– Mary Anne Radmacher. Submit your quote here.

Enjoy This Post? Never Miss Another!

Subscribe to Christy's email list and receive all her new posts directly in your inbox

Comments

  1. Peggy Williams says

    My grandmother made Butter Roll Dessert and she always did her dough like yours up to rolling it into a roll – she varied by taking the whole roll and circling a pudding pan and pinching the ends together – then she took a knife, cut slits in the top of the roll and covered it with sweet milk to bake – they were soooo good – I was checking to see if anyone on the internet did them *lol* – glad I found yours but it’s a bit different but would have the same taste……… thanks for posting it.

      • Shirley Lowry says

        I have looked for this recipe for years. My dear mother would make this just for me because she knew how excited I would be when I came to see her and smelled that wonderful aroma as I came into the house. After she was unable to cook, I asked her for the recipe and she would say “oh you take a little of this and that” and put the sauce on top then bake it in the pan. She had a special pan that she used for only that recipe. I always thought she would be around to tell me all the “this and that” ingredients so I could write them down. However, I let the time go by and never got the instructions but I can still taste that delicious Apple Butter Roll as she called it. So thanks for posting this and I will keep this recipe so I can make it for my seven grands and hopefully they will love it as much as I did and have memories to remember of their Mimi’s Apple Butter Roll.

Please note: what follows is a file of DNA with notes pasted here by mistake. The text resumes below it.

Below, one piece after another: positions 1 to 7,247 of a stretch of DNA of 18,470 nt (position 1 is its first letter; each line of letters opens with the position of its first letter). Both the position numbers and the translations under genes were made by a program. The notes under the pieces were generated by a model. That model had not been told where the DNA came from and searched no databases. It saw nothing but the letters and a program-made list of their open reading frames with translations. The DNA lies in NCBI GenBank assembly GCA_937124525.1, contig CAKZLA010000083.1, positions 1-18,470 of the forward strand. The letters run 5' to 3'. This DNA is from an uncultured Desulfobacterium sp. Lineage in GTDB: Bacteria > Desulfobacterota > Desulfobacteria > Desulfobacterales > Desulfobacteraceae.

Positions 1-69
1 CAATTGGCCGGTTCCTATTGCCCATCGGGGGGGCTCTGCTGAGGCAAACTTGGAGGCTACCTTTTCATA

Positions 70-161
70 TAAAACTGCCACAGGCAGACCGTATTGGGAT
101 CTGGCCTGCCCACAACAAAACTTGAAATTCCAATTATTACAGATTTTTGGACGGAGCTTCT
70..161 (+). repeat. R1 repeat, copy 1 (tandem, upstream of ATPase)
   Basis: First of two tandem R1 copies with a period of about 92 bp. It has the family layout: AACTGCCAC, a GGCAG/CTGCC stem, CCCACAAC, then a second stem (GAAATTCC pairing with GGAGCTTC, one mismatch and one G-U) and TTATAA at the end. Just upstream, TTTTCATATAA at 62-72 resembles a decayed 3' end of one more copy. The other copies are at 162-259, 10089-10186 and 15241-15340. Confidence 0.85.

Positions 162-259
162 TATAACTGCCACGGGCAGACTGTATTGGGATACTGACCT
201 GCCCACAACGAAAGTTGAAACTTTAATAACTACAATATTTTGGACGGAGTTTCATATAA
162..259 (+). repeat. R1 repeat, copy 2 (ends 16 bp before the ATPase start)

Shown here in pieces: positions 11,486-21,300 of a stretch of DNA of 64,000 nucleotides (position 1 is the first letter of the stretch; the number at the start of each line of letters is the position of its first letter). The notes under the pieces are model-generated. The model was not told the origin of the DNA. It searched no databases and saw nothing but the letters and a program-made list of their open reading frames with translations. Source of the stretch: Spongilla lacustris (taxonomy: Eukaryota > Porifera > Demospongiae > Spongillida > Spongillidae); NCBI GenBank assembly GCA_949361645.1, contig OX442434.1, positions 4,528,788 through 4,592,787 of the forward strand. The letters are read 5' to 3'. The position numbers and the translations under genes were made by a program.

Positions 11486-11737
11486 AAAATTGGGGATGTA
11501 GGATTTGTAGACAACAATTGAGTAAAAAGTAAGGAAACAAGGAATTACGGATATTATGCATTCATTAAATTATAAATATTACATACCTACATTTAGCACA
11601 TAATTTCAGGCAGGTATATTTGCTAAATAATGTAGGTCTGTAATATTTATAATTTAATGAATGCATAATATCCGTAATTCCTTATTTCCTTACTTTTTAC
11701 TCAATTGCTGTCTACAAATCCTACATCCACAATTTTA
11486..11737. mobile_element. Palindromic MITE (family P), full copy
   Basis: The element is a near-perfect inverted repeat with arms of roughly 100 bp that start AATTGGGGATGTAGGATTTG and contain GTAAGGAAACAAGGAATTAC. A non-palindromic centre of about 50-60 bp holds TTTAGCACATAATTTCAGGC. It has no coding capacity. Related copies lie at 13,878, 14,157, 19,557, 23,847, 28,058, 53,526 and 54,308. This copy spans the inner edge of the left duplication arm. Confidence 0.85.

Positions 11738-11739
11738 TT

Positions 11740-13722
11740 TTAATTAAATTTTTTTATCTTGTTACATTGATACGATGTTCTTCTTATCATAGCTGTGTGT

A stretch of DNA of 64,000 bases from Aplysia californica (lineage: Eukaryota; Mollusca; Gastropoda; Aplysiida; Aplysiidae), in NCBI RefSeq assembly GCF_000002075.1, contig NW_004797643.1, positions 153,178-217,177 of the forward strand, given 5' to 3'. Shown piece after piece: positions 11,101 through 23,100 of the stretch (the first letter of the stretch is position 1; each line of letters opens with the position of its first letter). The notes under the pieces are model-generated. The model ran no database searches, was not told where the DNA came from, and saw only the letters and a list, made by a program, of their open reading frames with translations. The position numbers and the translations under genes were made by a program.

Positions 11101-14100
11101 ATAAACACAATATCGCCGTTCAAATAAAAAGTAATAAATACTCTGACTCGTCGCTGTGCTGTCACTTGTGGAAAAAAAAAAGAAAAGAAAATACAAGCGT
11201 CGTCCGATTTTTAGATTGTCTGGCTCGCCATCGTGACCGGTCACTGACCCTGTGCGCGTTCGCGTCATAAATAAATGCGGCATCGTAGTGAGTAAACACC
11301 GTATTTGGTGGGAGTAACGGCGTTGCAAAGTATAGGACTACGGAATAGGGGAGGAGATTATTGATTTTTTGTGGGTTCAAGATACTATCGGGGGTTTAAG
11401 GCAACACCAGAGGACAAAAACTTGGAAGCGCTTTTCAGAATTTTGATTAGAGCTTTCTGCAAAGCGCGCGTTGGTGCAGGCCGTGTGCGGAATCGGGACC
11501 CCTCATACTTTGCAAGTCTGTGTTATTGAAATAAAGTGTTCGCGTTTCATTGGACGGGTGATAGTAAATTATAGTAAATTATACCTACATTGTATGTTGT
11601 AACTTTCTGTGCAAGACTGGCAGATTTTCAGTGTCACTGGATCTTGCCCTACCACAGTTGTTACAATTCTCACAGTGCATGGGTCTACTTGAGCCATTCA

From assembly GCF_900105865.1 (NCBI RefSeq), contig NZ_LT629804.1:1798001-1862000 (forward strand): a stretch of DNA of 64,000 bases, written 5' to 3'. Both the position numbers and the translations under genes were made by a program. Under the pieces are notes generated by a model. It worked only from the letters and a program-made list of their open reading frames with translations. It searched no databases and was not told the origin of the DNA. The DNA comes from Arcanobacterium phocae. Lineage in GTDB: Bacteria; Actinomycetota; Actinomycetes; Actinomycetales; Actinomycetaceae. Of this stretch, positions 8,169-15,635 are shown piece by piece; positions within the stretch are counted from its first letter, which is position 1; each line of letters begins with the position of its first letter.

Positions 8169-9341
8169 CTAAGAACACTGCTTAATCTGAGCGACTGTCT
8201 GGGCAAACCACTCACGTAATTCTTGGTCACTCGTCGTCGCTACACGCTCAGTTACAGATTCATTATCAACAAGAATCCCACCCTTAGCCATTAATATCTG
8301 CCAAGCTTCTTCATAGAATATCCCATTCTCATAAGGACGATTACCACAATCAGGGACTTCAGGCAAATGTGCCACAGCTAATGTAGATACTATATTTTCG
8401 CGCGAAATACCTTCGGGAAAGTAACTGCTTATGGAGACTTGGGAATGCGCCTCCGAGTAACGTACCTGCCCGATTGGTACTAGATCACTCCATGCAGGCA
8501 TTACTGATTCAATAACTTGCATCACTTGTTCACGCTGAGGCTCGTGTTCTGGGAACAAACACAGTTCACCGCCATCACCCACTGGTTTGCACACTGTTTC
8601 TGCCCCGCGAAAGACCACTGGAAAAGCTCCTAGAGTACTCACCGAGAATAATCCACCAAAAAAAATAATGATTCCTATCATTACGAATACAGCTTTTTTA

2. PBrooks says

    My first time to post a review, but my mother made butter rolls, too. I had totally forgotten about them, so I thank you for posting this. Your description of what your grandmother would say also reminds me of home. I will cook these soon.

  3. Janet says

    Hey Christy,
    I am a great big fan of yours. You are so refreshing in the land of food snobs these days. When I read your blog, I go back to the days of cooking with my sweet mother. Those were the good old days cause she taught me everything. She did something a little different… She would cook blackberries, blueberries or muscadines, in water and sugar until she had a really sweet tart liquid. She would bake them without the milk sauce. Then, after she brought the rolls out of the oven, she would pour this sweet flavorful, fruity juice over the rolls. It would sizzle and soak into the rolls and be just wonderful! Everyone loved my moms butterrolls! Thanks again for taking me home……keep it up girl!!!
    Janet

  4. Tiffany says

    Thanks for this great recipe! I’m making these to take to a bible study tonight because I made them for the first time last week and fell in LOVE!! What a great story to go along with them.

  5. Judy says

    Oh my goodness, Christy. I can’t THANK YOU enough for this recipe!

    My husband has talked about something his Mom made for as long as we’ve been married – 40 YEARS!